How Can I Change My 4 Year Old's Attitude

Updated on April 24, 2009
B.H. asks from Detroit, MI
6 answers

My son is 4 years old and for the longest time I have had issues with his behavior. Some days are better than others but for the must part my son has to argue with me on just about everything. He does not want to do anything I tell him to do. If it's time too eat he tells me he does not like what we are having and does not want it. When I ask him to get ready for bed there is a stuggle about that every night. He seems to always be in a bad mood when I'm trying to dicipline or instruct him.
He goes to preschool 4 days a week and his teacher tells me he is very cooperative and helpful and has never seen a tantrum. He is doing very well in school.
On Easter Sunday we went to church with his aunt. My son had a fit because he wanted to go straight to the playroom. I told him not yet. He got down on the ground in the parking lot and became dead weight. I told him to get up and he would not. His aunt tried to help and I told her that I would handle it. I wanted him to listen to me. After about 3 minutes of this struggle in the parking lot his aunt asked him to get up. He hoped right up and grabbed her hand and walked into the building. I felt like a idiot and as if I had no control and my whole day was ruined.
Also, I always follow though with my son. I don't let him get away with anything. If I say it's bed time then it is. So, he knows I always enforce what I say but still it does not good.
Any advice on how I can get my child to listen and respect me. I haved tried to be a good mom. I don't have this problem with my 2 year old.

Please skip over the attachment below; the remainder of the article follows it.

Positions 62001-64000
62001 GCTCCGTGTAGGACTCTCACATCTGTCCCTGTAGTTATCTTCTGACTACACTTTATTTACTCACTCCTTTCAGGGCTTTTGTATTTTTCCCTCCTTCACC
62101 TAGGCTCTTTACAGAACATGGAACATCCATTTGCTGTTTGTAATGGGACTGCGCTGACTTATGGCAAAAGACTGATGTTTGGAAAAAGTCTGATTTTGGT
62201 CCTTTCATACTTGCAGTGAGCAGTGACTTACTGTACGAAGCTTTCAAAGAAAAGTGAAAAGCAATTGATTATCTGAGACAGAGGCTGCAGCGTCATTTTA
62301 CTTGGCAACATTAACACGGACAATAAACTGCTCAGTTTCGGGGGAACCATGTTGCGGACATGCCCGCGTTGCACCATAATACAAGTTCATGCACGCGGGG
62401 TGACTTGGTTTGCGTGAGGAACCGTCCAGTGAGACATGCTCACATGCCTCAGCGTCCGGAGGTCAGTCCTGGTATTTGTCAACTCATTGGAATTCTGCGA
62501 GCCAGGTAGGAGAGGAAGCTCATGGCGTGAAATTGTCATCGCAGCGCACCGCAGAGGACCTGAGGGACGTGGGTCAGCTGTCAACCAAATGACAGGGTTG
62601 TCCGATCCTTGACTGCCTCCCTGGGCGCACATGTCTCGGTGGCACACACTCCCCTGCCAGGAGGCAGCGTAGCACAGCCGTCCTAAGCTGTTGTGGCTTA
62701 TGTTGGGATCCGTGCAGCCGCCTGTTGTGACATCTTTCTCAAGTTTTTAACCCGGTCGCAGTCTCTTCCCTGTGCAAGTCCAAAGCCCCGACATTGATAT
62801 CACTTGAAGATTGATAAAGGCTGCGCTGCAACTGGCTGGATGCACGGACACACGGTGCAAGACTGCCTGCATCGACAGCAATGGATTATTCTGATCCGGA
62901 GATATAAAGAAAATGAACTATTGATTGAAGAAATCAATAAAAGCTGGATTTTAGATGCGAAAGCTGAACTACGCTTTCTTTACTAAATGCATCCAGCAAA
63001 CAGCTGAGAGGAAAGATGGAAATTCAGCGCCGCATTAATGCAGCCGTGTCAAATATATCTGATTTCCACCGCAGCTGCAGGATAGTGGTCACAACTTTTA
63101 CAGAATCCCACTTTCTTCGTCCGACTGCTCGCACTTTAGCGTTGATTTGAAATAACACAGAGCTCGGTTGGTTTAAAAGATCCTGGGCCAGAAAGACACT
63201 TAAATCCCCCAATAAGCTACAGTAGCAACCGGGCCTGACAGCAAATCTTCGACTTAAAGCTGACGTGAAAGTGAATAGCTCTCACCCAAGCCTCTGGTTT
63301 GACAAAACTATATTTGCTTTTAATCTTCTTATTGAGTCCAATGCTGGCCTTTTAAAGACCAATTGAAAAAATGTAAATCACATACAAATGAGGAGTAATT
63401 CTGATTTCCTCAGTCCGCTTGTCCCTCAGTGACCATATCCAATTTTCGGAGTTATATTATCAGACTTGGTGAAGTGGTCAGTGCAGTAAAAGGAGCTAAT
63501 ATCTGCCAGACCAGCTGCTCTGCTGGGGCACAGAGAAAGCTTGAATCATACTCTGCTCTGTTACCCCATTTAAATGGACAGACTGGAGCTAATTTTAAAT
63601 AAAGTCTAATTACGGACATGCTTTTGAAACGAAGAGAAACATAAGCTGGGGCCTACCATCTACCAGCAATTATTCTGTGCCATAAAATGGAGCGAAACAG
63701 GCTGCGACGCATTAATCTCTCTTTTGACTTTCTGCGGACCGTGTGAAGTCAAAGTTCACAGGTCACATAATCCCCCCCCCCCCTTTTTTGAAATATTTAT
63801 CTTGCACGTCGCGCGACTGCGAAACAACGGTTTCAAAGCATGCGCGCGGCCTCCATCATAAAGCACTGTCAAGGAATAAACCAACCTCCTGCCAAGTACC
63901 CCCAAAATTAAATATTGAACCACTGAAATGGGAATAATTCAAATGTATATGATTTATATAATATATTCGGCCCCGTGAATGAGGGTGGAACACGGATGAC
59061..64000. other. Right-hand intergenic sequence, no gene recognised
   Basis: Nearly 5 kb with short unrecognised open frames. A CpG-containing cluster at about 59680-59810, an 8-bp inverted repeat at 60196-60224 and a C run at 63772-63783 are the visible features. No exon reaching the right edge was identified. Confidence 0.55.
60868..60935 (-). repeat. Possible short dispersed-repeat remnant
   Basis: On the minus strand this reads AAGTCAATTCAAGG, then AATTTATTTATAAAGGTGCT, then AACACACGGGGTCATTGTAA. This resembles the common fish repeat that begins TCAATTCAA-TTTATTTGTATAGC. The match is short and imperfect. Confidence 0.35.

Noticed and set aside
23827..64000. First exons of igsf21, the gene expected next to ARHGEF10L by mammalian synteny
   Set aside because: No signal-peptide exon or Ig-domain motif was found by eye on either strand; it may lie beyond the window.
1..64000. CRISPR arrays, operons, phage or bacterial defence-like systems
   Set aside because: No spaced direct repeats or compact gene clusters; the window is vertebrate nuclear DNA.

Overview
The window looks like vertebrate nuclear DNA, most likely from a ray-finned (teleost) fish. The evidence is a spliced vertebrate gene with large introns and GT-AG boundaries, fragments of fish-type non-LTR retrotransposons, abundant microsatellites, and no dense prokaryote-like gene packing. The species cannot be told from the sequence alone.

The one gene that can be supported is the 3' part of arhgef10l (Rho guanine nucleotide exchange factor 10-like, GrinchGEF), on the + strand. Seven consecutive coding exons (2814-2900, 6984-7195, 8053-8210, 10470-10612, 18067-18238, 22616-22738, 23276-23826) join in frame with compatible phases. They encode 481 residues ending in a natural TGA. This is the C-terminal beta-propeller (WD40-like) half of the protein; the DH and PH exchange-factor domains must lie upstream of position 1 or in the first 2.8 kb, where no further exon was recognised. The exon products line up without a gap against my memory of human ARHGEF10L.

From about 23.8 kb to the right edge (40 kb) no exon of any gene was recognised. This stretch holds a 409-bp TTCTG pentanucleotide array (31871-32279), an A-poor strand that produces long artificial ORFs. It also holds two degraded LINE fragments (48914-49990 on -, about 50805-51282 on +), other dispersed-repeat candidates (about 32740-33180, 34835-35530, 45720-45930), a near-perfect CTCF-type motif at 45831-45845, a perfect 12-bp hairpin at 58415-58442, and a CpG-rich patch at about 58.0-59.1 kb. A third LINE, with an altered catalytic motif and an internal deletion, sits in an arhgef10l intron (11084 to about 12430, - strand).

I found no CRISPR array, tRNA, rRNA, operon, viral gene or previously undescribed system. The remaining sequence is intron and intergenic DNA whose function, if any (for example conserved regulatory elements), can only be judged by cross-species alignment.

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answers from Detroit on

Hi B.,

My take is a little different, but maybe this will work for you. I have a 3-1/2 year old son. If he acts up, I discipline him, but I also let his dad know of the bad behavior, so his dad reinforces my position and talks to him about it. The extra support seems to work and has stopped many bad behaviors from continuing. My son has a different type of respect for his dad (probably more fearful since dad is the leader of the pack), so when he acts out and I go to tell dad, he shapes up.



answers from Detroit on


Just letting you know that your not the only one! My 4 year old son can make me feel like a bad mom. My 12 yr old daughter was never this defiant & rude. Honestly wanted another child, but not confident I can handle another one with him. I will be watching for advice because I too am struggling for some sanity & control. I'm afraid if he's like this now, what will they be like at 14? Good luck & hang in there! Moms supporting moms!



answers from Saginaw on